Raise your hand if you like the IRS.
Much as expected, I didn’t see many hands go up affirming the Internal Revenue Service.
Let’s face it, the agency isn’t that likable. We all, presumably, pay income taxes to the agency and file returns every year. People know when they get something in the mail from the IRS it’s likely not good news. Most understand the power of the agency if a person violates the tax code whether purposefully or inadvertently.
In recent days there is more reason to be skeptical of the agency and those that run it. First, news broke of the IRS targeting conservative organizations seeking tax exempt status. Then came the news that the agency had blown millions of taxpayer dollars on a conference for some of its workers.
The targeting scandal also involved the IRS requiring some applicants for tax-exempt status to turn over membership lists, names of employers of individual members and minutes of meetings. Those demands are a big stretch on the agency’s part especially since the tactics appear to be political in nature from a group that should be impartial.
The agency spent at least $49 million in conference expenses from fiscal 2010 to 2012, according to reports. Approximately $4.1 million was spent at a California conference that included taxpayer-funded gifts and upgrades to lavish hotel suites. All the organizer of the event could say in his defense during a congressional hearing Thursday was that the organization used poor judgment. That came even after the revelation that had the conference been held in Orlando, Fla. more than $1 million would have been saved in travel expenses.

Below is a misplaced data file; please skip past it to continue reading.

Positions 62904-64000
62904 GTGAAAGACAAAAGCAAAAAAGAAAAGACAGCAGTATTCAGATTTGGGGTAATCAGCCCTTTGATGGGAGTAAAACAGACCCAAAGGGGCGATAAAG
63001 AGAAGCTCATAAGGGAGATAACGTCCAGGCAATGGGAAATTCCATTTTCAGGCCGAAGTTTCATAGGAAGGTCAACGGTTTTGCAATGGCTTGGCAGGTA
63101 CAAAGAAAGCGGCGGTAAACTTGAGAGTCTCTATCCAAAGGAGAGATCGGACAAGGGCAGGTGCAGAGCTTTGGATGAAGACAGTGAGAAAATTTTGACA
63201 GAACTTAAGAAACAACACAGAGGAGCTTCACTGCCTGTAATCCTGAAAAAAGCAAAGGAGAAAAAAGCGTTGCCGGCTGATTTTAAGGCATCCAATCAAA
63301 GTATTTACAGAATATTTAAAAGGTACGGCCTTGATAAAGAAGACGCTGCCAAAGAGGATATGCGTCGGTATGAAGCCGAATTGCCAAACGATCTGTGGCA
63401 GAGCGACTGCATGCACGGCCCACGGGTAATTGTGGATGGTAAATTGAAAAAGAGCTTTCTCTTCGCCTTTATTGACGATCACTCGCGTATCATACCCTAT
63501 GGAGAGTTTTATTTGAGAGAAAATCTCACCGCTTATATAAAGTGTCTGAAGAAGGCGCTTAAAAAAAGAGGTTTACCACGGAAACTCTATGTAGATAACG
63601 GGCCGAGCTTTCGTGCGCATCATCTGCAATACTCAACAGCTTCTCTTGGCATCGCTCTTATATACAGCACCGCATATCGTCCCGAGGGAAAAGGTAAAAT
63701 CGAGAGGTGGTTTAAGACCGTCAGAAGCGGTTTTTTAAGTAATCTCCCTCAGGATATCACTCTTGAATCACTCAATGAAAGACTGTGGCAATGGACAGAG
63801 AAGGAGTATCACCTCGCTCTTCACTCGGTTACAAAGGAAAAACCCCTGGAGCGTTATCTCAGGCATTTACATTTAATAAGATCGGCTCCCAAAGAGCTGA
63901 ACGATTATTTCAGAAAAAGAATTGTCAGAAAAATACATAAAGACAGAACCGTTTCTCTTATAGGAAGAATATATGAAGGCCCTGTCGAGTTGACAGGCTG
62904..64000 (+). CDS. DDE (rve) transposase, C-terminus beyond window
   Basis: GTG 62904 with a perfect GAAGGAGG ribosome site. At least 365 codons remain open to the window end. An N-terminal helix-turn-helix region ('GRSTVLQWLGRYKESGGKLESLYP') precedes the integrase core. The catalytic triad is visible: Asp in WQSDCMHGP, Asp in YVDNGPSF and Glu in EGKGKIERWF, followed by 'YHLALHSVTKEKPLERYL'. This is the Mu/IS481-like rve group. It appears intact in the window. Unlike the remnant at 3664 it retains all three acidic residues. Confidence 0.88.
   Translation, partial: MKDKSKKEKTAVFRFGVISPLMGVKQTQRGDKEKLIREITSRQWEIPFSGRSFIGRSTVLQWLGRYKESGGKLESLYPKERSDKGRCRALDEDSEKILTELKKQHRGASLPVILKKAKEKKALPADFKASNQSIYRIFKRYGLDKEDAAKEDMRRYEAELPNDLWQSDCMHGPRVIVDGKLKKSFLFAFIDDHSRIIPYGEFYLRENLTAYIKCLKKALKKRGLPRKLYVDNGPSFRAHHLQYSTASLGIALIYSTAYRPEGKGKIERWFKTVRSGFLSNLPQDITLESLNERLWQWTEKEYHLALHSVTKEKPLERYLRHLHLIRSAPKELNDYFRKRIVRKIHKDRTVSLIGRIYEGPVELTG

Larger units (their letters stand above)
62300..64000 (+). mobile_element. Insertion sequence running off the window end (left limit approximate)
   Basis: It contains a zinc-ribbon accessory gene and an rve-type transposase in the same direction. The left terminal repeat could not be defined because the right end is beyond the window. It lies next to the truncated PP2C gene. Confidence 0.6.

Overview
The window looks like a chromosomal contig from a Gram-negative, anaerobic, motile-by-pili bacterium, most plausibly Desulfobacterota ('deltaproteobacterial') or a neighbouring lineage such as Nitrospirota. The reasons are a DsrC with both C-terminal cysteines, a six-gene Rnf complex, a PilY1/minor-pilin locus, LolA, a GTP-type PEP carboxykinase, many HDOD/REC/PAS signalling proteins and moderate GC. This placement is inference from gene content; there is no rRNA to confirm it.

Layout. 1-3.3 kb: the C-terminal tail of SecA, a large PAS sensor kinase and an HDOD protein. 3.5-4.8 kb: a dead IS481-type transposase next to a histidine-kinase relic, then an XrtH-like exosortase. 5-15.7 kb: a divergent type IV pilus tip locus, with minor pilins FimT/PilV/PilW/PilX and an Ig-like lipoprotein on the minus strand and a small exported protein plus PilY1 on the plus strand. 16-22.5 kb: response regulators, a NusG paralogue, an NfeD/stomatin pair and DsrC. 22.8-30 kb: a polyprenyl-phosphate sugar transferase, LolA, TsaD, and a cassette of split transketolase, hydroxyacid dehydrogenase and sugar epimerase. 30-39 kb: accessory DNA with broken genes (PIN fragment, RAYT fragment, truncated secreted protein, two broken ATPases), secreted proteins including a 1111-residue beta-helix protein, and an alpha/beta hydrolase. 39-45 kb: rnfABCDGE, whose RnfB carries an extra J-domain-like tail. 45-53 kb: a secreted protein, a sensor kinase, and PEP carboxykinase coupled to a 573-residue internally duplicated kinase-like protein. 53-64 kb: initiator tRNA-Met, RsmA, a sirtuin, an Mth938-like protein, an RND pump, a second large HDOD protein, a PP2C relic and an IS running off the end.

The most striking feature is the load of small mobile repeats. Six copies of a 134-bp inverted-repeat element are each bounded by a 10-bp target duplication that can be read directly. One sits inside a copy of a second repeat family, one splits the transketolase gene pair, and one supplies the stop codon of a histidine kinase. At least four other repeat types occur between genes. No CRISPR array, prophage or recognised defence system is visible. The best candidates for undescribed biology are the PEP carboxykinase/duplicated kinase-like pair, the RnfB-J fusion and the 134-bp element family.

As Jim Mora might say, “poor judgment, poor judgment? You’ve got to be kidding me.”
New acting IRS commissioner Daniel Werfel said Thursday that to regain taxpayers’ trust he must show that the agency is impartial, manages its costs well and does not make any personal tax information public.
That’s a duh statement if there ever was one. Does it have to be explained? It shouldn’t. Taxpayers expect common sense and integrity out of the agencies and people that serve.
Poor judgment is not the problem. Arrogance and abuse of power is the issue. Unfortunately, it appears to be flowing from the elitist top of government down as elected leaders, subordinates and agencies thumb their noses at policies, procedures and laws on an almost daily basis.
Do you trust the IRS?
I didn’t think so.
Do you trust government?
I hope not.
We’ll all be better served when big media (mainstream media) does its job keeping an eye on the fox in the hen house. Recent reporting on the IRS has shown that to be true. Maybe it will prompt some conscience minded individuals to become journalists again instead of simply mouthpieces for the powers that be regurgitating the party line.
Until then, watch and listen with discerning eyes and ears. You are your own first line of defense against an intrusive, abusive government. Remember that the next time that you vote.